Two Christ Church Senior Associate Research Fellows elected Fellows of the Academy of Medical Sciences

The Academy of Medical Sciences has elected 11 University of Oxford biomedical and health scientists to its fellowship, among them are two Christ Church Senior Associate Research Fellows, Professor Sarah Gilbert and Professor Graham Ogg.

All electees were selected for their exceptional contributions to the advancement of medical science through innovative research discoveries and translating scientific developments into benefits for patients and the wider society.

Photographic portrait of Professor Sarah Gilbert. Photo credit: University of Oxford / John CairnsProfessor Sarah Gilbert of the Jenner Institute (Nuffield Department of Medicine) becomes a Fellow for her leading role in the development and design of the Oxford/AstraZeneca Covid-19 vaccine, alongside pioneering work to develop vaccines for other life-threatening diseases with pandemic potential including influenza, Nipah, Lassa and MERS. 

She oversaw the development of the ChAdOx1 viral vector that provided the platform technology for such a rapid vaccine development effort.

Photographic portrait of Professor Graham OggFor his co-leadership of ground-breaking research into Covid-19 immune response, Professor Graham Ogg of the Radcliffe Department of Medicine (within the MRC Weatherall Institute of Molecular Medicine) is honoured as a Fellow.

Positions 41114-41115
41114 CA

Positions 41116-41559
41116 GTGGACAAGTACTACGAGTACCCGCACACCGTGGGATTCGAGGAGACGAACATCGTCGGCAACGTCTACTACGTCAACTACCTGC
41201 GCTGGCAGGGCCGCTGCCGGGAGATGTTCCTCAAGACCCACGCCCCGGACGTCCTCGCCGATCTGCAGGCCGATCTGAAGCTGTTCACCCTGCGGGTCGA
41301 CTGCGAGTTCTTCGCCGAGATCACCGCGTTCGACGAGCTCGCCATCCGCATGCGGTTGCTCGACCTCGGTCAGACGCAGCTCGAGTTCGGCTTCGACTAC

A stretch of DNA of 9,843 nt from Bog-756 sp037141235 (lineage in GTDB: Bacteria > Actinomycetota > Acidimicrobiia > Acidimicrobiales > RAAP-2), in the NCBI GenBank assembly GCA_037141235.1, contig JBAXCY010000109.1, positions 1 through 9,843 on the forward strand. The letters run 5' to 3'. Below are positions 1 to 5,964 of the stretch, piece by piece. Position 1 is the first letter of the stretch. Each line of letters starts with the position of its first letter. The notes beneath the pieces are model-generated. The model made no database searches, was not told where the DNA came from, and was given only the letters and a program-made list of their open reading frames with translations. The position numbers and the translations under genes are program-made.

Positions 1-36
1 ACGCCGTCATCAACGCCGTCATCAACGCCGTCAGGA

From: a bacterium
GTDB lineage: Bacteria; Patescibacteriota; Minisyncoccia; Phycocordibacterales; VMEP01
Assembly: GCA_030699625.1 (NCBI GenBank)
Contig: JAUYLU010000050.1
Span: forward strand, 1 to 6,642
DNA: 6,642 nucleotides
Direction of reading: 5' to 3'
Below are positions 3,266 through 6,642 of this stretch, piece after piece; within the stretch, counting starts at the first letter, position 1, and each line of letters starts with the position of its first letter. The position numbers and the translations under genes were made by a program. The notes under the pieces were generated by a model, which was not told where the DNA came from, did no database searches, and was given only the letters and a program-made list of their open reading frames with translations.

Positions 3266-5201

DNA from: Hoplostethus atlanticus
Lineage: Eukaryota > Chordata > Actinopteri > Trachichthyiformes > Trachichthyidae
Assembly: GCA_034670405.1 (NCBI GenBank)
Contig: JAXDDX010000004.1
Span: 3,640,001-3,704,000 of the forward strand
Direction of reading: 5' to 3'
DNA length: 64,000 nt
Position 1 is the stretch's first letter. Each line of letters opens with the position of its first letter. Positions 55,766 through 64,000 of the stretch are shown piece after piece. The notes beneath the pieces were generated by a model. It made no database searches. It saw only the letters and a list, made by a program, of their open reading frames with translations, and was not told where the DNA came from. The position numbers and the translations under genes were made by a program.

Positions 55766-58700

As well as demonstrating that individuals with mild COVID-19 had a different pattern of T cell response when compared to those with more severe infection, he also continues to lead research into the role of human cutaneous immune responses in mechanisms of disease, treatment and vaccination.

Professor Dame Anne Johnson PMedSci, President of the Academy of Medical Sciences, said: ‘The last year has clearly demonstrated the power and prowess of UK biomedical science, and I am proud of how many Fellows, new and old, have been at the forefront of the COVID-19 response in the UK and globally.

‘Although it is hard to look beyond the pandemic right now, I want to stress how important it is that the Academy Fellowship represents the widest diversity of biomedical and health sciences. The greatest health advances rely on the findings of many types of research, and on multidisciplinary teams and cross-sector and global collaboration.’